Russian security forces rounded up more than 1,000 demonstrators on Wednesday as thousands of people in cities across the country rallied in support of jailed opposition leader Alexey Navalny, according to OVD-Info, an independent monitoring group.
The unauthorized marches fell short of the 500,000 protesters that Navalny’s team had aimed to draw, but big crowds in Moscow, St. Petersburg and other cities has shown the dedication of his supporters, who are demanding that the hunger-striking Kremlin critic be released and allowed to receive independent medical care.
In a statement on Telegram, Navalny’s team said they were confident that their “requirements will certainly be met. After all, truth and good are on our side.”
Navalny’s chief of staff Leonid Volkov, speaking live on Telegram, called the turnout “unprecedented” and said in Moscow “based on what we’ve seen 60,000 at least – much more than we saw in January.”
State media and the Interior Ministry had lower estimates for turnout. RIA Novosti reported about 14,400 people took part in “unauthorized protest actions in 29 cities of Russia.”
The ministry put the number of protesters in Moscow at 6,000.
The nationwide protests came on the same day that President Vladimir Putin delivered his annual address to the nation, warning foreign powers not to cross Moscow’s “red lines” while making no mention of Navalny.
“Whomever organizes any provocations that threaten our core security will regret this like they’ve never regretted anything before,” Putin warned in a wide-ranging address to lawmakers in the Russian capital.
He said that “unfriendly actions against Russia do not stop” and claimed it has become “customary to pick on Russia on any possible occasion,” despite it being “a welcoming country, open for real friendship.”
“We behave with the utmost restraint and modesty, often do not respond at all not only to unfriendly actions, but even to outright rudeness. We want to have good relations with everyone, but we see what is happening,” Putin said.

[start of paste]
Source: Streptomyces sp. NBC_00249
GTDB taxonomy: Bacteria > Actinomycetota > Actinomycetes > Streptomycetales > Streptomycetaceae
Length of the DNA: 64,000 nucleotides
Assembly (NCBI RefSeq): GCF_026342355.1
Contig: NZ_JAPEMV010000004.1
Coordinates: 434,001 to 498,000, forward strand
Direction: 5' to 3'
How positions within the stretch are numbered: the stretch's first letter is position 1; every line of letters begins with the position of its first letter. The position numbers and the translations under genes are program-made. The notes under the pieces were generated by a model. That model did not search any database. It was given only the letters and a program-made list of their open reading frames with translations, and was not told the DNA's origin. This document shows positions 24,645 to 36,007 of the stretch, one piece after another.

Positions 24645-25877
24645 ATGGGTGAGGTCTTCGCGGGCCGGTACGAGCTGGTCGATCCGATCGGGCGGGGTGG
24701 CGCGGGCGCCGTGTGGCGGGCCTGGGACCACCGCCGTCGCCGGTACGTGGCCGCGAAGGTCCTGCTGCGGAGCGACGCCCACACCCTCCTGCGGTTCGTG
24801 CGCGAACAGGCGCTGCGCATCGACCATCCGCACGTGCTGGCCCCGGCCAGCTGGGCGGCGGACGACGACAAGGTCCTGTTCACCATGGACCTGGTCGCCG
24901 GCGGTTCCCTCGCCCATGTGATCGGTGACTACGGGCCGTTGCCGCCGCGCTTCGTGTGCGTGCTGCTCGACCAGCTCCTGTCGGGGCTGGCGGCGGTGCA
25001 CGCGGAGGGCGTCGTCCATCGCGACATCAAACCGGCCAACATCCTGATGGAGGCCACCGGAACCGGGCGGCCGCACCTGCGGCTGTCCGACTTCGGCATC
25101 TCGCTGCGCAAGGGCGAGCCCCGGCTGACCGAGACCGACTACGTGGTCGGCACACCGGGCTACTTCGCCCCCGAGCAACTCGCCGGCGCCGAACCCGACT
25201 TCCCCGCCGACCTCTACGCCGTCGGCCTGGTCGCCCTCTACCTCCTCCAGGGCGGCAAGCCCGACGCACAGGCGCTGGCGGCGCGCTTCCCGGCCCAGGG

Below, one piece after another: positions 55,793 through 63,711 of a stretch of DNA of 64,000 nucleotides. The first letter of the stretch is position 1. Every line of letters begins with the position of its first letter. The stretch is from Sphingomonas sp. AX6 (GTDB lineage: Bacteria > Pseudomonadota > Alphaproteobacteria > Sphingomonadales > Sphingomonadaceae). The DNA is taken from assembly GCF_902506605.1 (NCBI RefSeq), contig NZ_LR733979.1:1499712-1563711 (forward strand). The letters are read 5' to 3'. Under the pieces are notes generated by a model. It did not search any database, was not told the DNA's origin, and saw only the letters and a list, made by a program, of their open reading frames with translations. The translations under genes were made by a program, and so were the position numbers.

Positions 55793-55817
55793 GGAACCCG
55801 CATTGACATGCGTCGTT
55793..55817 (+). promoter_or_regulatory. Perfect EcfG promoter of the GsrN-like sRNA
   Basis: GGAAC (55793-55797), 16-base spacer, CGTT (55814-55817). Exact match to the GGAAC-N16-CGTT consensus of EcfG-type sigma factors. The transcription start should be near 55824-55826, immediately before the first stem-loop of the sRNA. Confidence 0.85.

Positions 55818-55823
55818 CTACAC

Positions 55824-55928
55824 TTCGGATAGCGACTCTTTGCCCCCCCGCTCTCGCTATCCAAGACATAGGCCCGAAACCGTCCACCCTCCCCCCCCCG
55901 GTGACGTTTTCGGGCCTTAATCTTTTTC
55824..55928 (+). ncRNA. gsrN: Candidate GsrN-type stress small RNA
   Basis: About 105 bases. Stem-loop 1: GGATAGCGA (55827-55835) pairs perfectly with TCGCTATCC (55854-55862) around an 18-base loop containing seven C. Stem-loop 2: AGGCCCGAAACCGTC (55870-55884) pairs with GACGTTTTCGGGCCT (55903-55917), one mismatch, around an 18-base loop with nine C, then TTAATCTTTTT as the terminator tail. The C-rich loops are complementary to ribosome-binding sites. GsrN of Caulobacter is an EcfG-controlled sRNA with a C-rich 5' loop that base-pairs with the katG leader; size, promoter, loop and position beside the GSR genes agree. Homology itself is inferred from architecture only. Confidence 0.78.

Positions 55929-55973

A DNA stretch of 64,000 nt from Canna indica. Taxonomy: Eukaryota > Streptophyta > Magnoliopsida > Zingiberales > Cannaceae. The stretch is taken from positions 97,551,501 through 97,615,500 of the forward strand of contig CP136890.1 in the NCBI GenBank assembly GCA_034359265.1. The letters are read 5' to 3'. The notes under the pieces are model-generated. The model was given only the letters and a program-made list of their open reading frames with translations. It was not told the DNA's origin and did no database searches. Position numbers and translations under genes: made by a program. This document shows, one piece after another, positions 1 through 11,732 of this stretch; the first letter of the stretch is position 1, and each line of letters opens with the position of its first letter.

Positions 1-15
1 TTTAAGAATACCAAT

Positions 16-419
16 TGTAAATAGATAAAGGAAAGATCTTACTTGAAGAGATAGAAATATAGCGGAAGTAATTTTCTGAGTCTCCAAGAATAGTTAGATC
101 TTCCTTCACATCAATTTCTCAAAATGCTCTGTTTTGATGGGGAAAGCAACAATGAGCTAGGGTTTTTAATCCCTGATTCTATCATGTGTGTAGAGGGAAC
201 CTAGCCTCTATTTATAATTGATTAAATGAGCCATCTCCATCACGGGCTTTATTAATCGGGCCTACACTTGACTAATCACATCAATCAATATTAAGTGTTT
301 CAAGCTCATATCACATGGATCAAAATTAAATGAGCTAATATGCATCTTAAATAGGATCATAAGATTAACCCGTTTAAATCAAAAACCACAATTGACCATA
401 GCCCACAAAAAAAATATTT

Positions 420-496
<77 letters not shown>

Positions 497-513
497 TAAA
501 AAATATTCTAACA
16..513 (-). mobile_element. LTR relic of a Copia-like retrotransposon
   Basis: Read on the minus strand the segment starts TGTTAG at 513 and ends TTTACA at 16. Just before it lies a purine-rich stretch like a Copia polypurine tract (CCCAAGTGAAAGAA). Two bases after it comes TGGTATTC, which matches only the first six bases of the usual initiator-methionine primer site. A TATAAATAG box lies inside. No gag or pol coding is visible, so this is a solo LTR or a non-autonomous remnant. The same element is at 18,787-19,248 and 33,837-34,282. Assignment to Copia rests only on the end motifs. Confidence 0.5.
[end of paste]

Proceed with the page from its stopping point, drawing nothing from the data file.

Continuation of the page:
“We really don’t want to burn bridges. But if someone perceives our intentions as indifference or weakness and is ready to burn or even blow up bridges, then Russia’s response will be asymmetrical, swift and harsh.”
His words come at a time of heightened tensions between Russia and Western powers. The US last week imposed sweeping sanctions against Russia for its interference in the 2020 US election, its massive SolarWinds cyberattack and its ongoing occupation and “severe human rights abuses” in Crimea.
The United States and European Union have also condemned Russian authorities’ treatment of Navalny, who has been on hunger strike since March 31.
Navalny’s team had called for nationwide protests Wednesday to demand the release of the opposition leader, who was moved this week from a penal colony to a regional hospital for prisoners east of Moscow, amid growing concerns over his health.
Two close Navalny allies, his press secretary Kira Yarmysh and activist Lyubov Sobol, were detained Wednesday morning in Moscow, according to their lawyers.
On Monday, Russia’s Interior Ministry warned people to “refrain from participating in unauthorized actions,” citing coronavirus restrictions.
For months, opposition activists have been met with a harsh show of force, demonstrated most clearly on January 31, when more than 5,000 people were detained during nationwide protests in 85 cities in support of Navalny.
Putin made no mention of Navalny in his speech but did address an alleged coup and assassination plan against Belarusian President Alexander Lukashenko, questioning why “such flagrant actions do not find condemnation of the so-called collective West.”